A bill prohibiting having feral deer or releasing them into the wild was signed into law Thursday by Gov. Neil Abercrombie.
Senate Bill 3001 was passed by the Legislature as a measure to prevent the spread of Axis deer.
The deer have thrived on Maui, causing an estimated $1 million in damage to farms, ranches and tourist resorts. There has been environmental damage on Molokai and Lanai as well. And recently on Hawaii island, they have caused damage to ranch grasslands, farm crops and plants that are vital to maintain watershed areas.
The new law aims to stop the deliberate spread of wild or feral deer and establishes penalties for the intentional possession or interisland transportation or release of wild or feral deer.
“It is imperative that Hawai’i’s environment and local industry be protected from the devastating effects that non-native species can pose to the health of our local economy and ecosystem, ” said Sen. Gilbert Kahele (District 2- Ka’u, Puna, Hilo), who introduced the measure. “This measure establishes the regulations needed to prevent the unwanted spread of Axis Deer so that our environment and businesses can continue to grow and prosper,” he said in a press release.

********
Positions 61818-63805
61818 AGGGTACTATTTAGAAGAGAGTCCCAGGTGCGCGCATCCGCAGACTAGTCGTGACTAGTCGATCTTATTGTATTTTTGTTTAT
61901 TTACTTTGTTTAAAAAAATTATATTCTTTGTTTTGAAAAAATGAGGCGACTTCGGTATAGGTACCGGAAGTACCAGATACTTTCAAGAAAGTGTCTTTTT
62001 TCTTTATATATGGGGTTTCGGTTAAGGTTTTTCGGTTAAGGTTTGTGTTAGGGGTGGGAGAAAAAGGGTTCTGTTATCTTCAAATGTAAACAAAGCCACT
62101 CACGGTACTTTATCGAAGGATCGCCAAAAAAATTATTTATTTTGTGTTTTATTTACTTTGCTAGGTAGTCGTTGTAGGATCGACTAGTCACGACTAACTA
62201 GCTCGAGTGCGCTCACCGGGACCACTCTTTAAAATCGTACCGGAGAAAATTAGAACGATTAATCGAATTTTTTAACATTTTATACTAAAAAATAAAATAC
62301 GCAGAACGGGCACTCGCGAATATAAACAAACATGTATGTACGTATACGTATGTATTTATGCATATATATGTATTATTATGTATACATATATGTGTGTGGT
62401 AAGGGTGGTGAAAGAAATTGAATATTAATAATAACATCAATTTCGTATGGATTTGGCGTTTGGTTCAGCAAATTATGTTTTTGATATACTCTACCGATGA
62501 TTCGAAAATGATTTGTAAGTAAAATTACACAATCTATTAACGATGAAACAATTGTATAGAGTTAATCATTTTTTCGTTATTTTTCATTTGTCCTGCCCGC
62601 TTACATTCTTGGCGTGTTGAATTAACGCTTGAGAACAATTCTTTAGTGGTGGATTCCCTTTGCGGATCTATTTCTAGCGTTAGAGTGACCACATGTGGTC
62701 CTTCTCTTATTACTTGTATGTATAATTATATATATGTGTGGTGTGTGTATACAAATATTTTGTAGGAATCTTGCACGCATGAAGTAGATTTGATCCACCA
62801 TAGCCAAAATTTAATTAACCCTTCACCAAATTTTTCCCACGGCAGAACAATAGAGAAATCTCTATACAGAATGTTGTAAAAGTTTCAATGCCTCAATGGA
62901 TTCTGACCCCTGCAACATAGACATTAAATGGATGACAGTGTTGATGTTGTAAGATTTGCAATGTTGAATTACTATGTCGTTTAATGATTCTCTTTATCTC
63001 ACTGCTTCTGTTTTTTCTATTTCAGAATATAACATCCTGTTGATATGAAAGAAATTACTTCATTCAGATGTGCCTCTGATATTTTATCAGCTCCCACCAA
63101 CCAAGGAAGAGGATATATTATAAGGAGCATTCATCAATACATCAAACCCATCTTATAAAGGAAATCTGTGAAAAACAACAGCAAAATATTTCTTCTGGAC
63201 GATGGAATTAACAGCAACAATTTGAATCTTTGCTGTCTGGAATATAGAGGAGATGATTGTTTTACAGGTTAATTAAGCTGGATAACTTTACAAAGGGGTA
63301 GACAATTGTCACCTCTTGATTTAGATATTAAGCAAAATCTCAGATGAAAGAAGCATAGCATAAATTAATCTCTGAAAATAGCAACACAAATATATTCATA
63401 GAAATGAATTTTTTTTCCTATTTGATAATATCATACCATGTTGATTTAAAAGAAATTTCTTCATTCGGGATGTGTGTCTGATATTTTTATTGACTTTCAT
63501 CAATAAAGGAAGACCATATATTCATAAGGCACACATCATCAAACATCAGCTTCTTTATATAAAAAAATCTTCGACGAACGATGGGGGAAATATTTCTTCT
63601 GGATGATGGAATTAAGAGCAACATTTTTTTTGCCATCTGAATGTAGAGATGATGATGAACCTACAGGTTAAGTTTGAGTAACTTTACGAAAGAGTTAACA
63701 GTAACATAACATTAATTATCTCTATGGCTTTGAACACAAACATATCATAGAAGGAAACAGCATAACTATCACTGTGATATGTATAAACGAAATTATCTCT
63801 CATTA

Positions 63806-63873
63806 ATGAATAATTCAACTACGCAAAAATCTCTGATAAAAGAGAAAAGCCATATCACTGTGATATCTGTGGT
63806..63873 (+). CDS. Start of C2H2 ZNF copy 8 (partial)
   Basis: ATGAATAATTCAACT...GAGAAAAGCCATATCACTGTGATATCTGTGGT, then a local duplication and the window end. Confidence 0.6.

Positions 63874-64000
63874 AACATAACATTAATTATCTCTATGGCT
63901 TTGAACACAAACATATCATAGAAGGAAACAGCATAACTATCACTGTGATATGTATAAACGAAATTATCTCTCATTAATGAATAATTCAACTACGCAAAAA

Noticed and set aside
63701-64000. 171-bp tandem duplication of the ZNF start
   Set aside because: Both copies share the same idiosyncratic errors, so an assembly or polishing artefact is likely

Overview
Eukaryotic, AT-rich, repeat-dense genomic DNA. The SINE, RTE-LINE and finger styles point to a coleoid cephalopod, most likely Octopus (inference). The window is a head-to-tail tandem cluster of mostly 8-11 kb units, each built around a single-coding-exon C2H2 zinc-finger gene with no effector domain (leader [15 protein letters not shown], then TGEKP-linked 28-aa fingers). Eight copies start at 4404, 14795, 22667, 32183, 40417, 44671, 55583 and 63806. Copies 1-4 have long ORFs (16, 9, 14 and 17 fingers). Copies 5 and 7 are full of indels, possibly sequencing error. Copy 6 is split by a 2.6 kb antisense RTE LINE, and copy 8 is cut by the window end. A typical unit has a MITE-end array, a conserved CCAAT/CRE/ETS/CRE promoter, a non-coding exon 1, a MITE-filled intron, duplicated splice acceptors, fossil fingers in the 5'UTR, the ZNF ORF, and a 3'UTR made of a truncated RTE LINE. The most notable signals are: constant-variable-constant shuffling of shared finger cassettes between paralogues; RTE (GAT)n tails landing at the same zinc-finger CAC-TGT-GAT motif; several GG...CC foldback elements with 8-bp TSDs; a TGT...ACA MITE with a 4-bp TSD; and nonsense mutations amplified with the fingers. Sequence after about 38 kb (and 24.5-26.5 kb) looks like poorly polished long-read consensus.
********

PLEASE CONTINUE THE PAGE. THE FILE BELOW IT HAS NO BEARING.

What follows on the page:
WAILUKU – Earlier this year, the County Council demanded that the Lanai Co. “ask” for an appraisal of the value of its water company, with a view toward acquiring it to be part of the Department of Water Supply.
The appraisal by Brown & Caldwell is in. It estimates that if the county acquires the Lanai water system, rates would have to be raised nearly 900 percent, since costs of operation, new equipment and paying for the system would require nearly 10 times as much money as the $553,000 in revenue that the private company now enjoys.
On Tuesday, the Water Resources Committee, without comment, passed the agenda item on to the next council. If it had not done something, the Lanai proposal would have been filed.
Unresolved council projects expire automatically with the council that gave them birth, unless specific action is taken to pass the uncompleted work on to the next council. The next council will have five new members.
Mayor-elect Alan Arakawa has said since the beginning of his first term in 2003 that he wanted all water in the county to come under public control. That would include private water companies at Kapalua, Kaanapali, the Wailuku Water Co. and East Maui Irrigation.
However, during his first term, Arakawa did not acquire any private water for the county.